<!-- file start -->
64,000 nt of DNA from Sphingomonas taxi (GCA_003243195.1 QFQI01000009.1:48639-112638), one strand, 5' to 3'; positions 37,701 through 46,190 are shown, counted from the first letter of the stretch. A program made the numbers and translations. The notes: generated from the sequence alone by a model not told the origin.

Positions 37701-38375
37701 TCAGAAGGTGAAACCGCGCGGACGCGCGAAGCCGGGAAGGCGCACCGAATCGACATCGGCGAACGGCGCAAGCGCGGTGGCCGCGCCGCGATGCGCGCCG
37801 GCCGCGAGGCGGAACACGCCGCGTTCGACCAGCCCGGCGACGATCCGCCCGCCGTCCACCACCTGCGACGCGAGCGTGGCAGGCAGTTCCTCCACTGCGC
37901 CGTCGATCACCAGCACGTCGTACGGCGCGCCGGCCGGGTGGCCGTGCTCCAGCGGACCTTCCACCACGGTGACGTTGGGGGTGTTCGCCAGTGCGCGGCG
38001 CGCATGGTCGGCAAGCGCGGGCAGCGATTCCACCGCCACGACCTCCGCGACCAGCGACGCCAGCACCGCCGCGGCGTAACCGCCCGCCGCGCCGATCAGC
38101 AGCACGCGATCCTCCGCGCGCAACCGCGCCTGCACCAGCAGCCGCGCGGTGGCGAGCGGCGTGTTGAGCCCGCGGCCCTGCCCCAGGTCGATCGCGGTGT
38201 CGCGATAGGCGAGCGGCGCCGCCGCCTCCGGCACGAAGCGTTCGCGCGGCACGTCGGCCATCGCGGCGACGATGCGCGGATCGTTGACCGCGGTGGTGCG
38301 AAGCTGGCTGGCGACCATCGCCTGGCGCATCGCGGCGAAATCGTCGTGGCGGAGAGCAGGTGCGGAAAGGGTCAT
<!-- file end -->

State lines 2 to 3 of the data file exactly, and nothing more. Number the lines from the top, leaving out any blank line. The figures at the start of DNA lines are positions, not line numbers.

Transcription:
Positions 37701-38375
37701 TCAGAAGGTGAAACCGCGCGGACGCGCGAAGCCGGGAAGGCGCACCGAATCGACATCGGCGAACGGCGCAAGCGCGGTGGCCGCGCCGCGATGCGCGCCG